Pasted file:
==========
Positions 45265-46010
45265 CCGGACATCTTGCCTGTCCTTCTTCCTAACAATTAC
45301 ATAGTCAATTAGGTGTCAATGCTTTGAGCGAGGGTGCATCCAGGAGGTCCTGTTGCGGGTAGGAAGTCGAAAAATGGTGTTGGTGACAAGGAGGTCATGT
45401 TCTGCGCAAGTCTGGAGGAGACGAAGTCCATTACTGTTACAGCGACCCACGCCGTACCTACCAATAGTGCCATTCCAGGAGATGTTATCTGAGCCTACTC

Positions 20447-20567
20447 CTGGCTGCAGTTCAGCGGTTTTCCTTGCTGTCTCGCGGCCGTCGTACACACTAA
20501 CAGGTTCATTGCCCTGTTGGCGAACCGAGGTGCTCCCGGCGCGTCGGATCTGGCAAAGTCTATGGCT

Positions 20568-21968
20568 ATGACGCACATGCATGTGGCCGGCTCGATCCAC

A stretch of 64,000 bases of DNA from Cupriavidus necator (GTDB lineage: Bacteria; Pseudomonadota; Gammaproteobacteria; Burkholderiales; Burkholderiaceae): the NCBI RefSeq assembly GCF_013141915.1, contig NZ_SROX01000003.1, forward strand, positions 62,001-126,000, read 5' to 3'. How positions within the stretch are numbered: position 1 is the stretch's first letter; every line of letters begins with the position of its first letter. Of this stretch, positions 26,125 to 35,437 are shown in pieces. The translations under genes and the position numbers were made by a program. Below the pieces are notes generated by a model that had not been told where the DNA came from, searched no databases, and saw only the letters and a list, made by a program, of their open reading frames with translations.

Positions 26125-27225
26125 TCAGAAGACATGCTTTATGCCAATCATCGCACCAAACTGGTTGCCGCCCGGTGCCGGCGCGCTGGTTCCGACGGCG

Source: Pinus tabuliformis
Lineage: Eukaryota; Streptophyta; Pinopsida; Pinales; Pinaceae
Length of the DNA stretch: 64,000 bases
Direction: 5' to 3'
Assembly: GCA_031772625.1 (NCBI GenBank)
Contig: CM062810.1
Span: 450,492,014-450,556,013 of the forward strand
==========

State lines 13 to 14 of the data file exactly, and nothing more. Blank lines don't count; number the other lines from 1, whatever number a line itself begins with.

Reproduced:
Source: Pinus tabuliformis
Lineage: Eukaryota; Streptophyta; Pinopsida; Pinales; Pinaceae